This thread definitely brings up the differing viewpoints on a mortgage. Prepayment is satisfying in its immediacy and guaranteed return. But my biggest fear is that, in the event of extended job loss, we might have to sell to unlock the ca. 100+K equity we have in the house. If that happened, I would be kicking myself for prepaying. For that reason, I think we will likely open a taxable investment account, probably the VBIAX, and automate about $150 a month deposit (or more?) into this. Based on my cursory reading, it appears to do pretty well in a bull market, and in a bad market still returns slightly over our interest rate. Like Wolf, I will consider this my emergency mortgage account. Even starting with the 10K to open it, that could float us for 10 months of mortgage payments in the future.

Other than that, we will probably max the Roths first and then work on increasing the 401K contribution. This will still leave us with around 35K in liquid cash.

For those of you who recommended either the Roth or the 401K first, do you mind sharing your reasons?   

rpr

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Re: Vanguard Recommendations for a ca. 10 year mortgage pay-off account
« Reply #14 on: February 24, 2015, 12:40:54 PM »

This thread definitely brings up the differing viewpoints on a mortgage. Prepayment is satisfying in its immediacy and guaranteed return. But my biggest fear is that, in the event of extended job loss, we might have to sell to unlock the ca. 100+K equity we have in the house. If that happened, I would be kicking myself for prepaying.


Exactly. The benefits of lower monthly expenses by prepaying a mortgage are fully realized only when the loan is completely paid off. What happens if you are aggressively pre-paying your mortgage without building up a buffer in savings and then lose your job a year or two before the mortgage is fully paid off. Now you still have the mortgage payment and an almost fully paid off house but no cash cushion to tide you through this period of unemployment. Furthermore, you can't now remortgage your house since you don't have a job. For this reason, I hope to aggressively build up a taxable account for prepaying my mortgage.  Only if and when the balance exceeds in this taxable account exceeds the mortgage balance, I will consider paying off the mortgage. Yes, I know that the return from the market is not guaranteed and that prepaying the mortgage is a guaranteed rate of return.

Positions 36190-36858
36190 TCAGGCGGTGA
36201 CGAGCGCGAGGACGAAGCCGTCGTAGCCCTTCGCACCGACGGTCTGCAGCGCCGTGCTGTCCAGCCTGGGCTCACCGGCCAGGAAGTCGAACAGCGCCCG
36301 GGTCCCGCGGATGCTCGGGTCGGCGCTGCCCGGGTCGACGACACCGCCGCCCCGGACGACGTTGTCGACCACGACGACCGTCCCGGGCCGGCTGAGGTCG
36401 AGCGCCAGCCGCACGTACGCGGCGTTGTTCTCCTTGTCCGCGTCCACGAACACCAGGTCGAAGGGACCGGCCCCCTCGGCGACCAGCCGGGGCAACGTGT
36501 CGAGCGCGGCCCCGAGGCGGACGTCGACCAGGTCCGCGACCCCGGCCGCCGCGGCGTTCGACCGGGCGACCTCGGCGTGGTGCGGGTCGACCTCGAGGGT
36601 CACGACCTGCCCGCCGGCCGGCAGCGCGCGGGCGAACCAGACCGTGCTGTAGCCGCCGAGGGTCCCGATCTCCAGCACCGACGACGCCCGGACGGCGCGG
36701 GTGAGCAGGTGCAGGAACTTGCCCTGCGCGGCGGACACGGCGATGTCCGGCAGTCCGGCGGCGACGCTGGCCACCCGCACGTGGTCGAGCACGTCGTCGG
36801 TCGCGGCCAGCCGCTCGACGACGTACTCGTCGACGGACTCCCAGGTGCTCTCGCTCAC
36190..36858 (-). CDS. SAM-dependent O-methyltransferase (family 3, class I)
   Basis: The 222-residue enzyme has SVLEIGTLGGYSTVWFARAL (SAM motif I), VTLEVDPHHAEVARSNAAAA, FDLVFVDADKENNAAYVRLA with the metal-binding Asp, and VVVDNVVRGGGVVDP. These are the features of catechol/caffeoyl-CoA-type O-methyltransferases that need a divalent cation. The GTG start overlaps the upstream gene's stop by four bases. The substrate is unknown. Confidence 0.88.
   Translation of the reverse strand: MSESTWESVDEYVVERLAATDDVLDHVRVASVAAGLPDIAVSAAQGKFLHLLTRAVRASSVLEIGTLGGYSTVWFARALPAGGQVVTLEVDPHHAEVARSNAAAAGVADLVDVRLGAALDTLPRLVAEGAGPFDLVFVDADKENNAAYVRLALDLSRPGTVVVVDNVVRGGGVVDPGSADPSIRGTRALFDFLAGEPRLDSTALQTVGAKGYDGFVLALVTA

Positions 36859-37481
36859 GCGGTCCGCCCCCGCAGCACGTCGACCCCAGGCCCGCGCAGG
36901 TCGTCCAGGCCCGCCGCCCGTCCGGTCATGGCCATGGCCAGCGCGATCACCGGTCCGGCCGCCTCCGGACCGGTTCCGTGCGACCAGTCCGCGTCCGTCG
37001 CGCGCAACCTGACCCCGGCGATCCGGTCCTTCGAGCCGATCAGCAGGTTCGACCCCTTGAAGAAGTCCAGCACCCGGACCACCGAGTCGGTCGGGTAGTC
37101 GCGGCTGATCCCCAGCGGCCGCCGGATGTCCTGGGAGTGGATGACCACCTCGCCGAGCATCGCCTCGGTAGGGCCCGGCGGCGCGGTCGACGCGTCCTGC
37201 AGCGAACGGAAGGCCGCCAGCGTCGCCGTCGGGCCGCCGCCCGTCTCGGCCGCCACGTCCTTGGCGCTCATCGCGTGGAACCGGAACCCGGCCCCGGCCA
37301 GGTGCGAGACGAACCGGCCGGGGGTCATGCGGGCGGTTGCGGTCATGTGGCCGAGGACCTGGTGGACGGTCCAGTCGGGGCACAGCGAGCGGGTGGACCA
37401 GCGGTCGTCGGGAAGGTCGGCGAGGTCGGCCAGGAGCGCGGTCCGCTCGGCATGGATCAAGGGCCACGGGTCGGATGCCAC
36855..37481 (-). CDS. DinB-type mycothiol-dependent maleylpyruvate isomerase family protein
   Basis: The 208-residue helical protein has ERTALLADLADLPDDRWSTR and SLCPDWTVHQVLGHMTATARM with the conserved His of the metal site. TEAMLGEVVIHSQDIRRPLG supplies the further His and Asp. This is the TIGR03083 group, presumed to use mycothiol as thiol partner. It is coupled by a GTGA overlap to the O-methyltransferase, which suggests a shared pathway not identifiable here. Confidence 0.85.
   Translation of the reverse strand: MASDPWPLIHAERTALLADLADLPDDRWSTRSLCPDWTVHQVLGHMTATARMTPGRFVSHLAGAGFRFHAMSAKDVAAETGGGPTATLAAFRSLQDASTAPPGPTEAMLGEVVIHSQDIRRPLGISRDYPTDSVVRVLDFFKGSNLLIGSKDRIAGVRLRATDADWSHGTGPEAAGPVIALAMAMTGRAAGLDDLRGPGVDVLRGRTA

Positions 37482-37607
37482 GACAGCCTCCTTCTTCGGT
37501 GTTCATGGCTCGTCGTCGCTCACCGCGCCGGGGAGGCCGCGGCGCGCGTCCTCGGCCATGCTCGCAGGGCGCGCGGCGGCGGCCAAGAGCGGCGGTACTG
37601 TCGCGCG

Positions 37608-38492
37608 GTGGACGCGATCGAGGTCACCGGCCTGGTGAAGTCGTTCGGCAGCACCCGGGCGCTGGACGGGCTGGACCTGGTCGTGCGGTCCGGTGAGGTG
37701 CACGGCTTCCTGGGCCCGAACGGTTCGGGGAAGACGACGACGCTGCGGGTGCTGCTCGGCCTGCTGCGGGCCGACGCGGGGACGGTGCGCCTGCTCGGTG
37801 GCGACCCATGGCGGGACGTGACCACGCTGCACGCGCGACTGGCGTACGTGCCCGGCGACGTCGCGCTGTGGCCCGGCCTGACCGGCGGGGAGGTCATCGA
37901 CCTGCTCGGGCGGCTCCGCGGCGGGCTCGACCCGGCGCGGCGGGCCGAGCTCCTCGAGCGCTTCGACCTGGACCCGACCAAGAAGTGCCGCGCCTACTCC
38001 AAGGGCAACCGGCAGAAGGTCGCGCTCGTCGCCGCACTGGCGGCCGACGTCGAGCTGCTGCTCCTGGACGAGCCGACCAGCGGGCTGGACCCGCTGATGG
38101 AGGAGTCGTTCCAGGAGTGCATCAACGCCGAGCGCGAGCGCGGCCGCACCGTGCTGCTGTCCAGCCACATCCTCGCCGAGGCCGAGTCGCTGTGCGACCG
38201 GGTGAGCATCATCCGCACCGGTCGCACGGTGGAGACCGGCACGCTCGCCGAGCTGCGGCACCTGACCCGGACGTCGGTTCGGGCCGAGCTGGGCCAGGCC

Heckler

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Re: Vanguard Recommendations for a ca. 10 year mortgage pay-off account
« Reply #15 on: February 24, 2015, 01:53:46 PM »

Is your mortgage half your income right now?  (70-20=50%)?  That's pretty high.  That by itself is an argument for prepaying it.

Mint has it (plus condo fees) at 58%-61% of our spending per month, but that doesn't include 30% off the top RRSP investments I save off my paycheck.  Net income fluctuates fairly close to zero. 

Welcome to Vancouver, the second best place in the world to be house poor. 

I've been laid off twice in 14  years, and my wife just got laid off, but she's already had two companies approach her with potential offers.   Having it paid off will be a great weight off our shoulders, regardless of how much better it could have/would have/should have done with investments instead.

Since we've increased voluntarily our payments to burn a 20 year mortgage in 13 years, if I also got laid off today, we would revert back to our minimum mortgage payments and extend it's life until we both were working again.
« Last Edit: February 24, 2015, 02:06:13 PM by Heckler »

rpr

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Re: Vanguard Recommendations for a ca. 10 year mortgage pay-off account
« Reply #16 on: February 24, 2015, 02:31:44 PM »
Heckler-- does the 58-61% include extra payments. How much is the minimum payment?


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Heckler

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Re: Vanguard Recommendations for a ca. 10 year mortgage pay-off account
« Reply #17 on: February 24, 2015, 03:56:58 PM »
oh, it includes extra payments alright, but I don't know what they are, as it was all the wife's doing to kill our mortgage.  Just kept increasing it every year, biweekly payments.